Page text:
Plenty of attention has been paid to the political disagreements between highly religious and less religious Americans, including on social issues such as same-sex marriage and abortion. But there has been less talk about how these groups differ – when they do – in how they live their everyday lives.
Pew Research Center set out to explore this topic from a number of different angles in a new report that is part of our U.S. Religious Landscape Study. Here are three areas where the highly religious – defined in this study as the 30% of U.S. adults who say they pray daily and attend religious services at least once a week – are different from the remaining 70% of the population, and three areas where they are not:
Ways in which the highly religious and less religious are different:
- On average, Americans who say they attend religious services weekly and pray daily also report being happier than those who are less religiously committed. Four-in-ten highly religious adults say they are generally “very happy,” compared with 29% of those who are less religious. Those who are not highly religious are somewhat more likely than the most devout to say they are “pretty happy” (54% vs. 46%) or “not too happy” (14% vs. 12%).
- Highly religious Americans see their extended families more often. Nearly half (47%) say they do this at least once or twice a month, while only 30% of less religious adults get together with extended family as often. Americans who are not highly religious are twice as likely as those who are highly religious to say they seldom or never attend gatherings with extended family (31% vs. 16%).
- Volunteerism and donations to the poor are especially common practices for those who are highly religious. Among people who pray daily and attend services weekly, 45% also say they volunteered in the past week (including 23% who did so mainly through a church or other religious organization). Just 28% of Americans who are not highly religious say they volunteered in the past seven days. The gap is even bigger when it comes to helping the poor: 65% of the highly religious say they donated money, time or goods to help the poor in the past week, compared with 41% of all other U.S. adults.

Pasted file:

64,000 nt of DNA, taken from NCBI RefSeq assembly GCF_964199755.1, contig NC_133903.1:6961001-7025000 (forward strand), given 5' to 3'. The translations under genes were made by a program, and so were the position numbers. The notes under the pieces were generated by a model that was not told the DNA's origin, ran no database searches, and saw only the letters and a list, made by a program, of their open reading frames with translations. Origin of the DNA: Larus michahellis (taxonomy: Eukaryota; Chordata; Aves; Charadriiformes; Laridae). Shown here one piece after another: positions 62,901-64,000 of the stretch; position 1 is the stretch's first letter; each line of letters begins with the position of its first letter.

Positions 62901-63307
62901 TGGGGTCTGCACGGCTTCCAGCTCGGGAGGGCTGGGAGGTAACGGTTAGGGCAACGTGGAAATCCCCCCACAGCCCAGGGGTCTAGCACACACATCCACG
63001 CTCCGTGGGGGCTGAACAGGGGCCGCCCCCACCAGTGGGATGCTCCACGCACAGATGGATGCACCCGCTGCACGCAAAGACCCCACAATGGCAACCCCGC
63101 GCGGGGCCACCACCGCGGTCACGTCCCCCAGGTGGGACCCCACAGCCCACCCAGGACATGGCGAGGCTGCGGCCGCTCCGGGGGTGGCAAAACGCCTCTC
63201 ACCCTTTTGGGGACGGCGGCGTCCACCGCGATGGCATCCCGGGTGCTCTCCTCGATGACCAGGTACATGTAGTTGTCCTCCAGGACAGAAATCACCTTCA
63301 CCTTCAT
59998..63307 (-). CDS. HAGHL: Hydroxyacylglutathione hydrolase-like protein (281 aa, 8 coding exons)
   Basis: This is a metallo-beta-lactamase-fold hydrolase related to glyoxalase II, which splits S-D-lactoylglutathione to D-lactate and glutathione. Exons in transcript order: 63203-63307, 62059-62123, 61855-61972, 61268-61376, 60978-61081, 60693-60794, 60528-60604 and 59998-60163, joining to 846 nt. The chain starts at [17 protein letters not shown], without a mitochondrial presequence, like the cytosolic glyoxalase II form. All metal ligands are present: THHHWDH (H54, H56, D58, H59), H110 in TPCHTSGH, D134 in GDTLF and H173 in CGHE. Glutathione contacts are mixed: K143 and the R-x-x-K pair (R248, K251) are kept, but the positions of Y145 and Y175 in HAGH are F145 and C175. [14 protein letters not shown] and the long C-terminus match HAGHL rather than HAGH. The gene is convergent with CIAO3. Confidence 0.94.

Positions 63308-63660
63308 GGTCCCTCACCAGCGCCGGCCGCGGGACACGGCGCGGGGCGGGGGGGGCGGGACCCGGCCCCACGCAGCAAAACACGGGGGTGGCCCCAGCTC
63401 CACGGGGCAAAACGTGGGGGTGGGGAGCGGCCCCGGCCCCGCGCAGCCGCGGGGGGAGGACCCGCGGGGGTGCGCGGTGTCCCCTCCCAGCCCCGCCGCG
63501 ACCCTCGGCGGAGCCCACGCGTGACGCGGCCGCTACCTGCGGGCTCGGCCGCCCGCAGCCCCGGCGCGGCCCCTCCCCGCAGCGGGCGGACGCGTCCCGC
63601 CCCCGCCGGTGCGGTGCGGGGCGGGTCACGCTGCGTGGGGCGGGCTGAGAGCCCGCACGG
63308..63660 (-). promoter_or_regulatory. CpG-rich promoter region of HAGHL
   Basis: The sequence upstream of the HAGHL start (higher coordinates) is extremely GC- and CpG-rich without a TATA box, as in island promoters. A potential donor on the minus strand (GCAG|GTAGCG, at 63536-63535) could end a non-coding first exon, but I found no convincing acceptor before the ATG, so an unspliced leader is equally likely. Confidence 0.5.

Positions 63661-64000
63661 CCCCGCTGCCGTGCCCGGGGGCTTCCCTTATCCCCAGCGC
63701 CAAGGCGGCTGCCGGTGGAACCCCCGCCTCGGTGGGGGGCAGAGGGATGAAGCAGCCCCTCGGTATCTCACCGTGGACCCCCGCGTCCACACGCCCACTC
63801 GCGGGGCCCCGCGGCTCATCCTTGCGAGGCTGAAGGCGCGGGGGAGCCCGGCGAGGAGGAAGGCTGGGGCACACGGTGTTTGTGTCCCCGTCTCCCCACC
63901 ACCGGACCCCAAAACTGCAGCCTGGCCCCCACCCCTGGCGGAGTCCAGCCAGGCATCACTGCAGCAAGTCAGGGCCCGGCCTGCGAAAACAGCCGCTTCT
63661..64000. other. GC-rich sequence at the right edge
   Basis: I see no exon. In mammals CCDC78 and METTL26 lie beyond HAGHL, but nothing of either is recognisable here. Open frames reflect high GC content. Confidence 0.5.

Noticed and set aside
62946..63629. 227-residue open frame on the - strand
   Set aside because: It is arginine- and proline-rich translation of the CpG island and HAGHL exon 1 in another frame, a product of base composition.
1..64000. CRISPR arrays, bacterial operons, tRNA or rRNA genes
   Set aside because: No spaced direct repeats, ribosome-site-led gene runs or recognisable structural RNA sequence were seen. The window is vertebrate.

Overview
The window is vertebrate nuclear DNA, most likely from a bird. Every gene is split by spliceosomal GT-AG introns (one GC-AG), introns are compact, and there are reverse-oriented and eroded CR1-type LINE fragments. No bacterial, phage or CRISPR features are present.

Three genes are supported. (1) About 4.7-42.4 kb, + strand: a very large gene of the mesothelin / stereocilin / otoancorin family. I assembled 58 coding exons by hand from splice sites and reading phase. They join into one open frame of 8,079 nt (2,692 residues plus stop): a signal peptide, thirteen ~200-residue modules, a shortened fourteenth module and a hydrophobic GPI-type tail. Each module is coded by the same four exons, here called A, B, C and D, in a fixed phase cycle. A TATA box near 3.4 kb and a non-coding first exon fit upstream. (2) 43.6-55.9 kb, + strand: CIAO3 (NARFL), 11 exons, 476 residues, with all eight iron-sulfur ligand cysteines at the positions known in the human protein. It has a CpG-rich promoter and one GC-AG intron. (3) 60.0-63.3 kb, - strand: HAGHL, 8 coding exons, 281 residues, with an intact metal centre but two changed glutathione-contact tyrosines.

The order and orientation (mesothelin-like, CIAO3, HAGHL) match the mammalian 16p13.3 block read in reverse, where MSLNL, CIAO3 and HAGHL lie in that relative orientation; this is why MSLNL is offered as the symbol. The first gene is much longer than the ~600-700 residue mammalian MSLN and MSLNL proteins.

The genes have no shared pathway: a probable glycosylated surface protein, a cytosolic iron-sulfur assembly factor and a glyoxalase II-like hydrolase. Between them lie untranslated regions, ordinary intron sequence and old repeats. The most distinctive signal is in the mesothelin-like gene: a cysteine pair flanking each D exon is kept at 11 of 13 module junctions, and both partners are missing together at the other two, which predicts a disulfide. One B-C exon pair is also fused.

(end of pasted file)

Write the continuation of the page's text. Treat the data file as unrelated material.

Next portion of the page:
Topics: Religion and Society
With the April 18 tax-filing deadline rapidly approaching, some U.S. taxpayers may be thinking a lot about just how much they are forking over to (or getting from) Uncle Sam. A Pew Research Center report last year found that the public sees the nation’s tax system as deeply flawed: 59% of people surveyed agreed that “there is so much wrong with the federal tax system that Congress should completely change it,” while just 38% said the system “works pretty well” and requires “only minor changes.”
We wondered how Americans’ tax bills compare with those of people in other countries. While cross-national comparisons of tax burdens are complicated and tricky, most research has concluded that, at least among developed nations, the U.S. is on the low end of the range. Read More →
The nation’s largest annual demography conference, held in Washington, D.C., last week, featured new research on topics including couples who live in separate homes, children of multiracial couples, transgender Americans, immigration law enforcement and how climate change affects migration. Here is a roundup of five of the many innovative posters and papers from the Population Association of America meeting, some based on preliminary work. They give insight into the questions on researchers’ minds. (To see the conference presentations by our own Pew Research Center experts, check out this page.)
Living Apart Together
As marriage declines in popularity and other kinds of relationships replace it, a category of couple known as Living Apart Together is the focus of new research in the U.S. These LAT couples, whether opposite-sex or same-sex, say they are in a long-term relationship but do not live together. They include older couples who each own homes as well as people who work in different cities. There’s been some research on these LAT couples in Europe, but until recently, less in the U.S.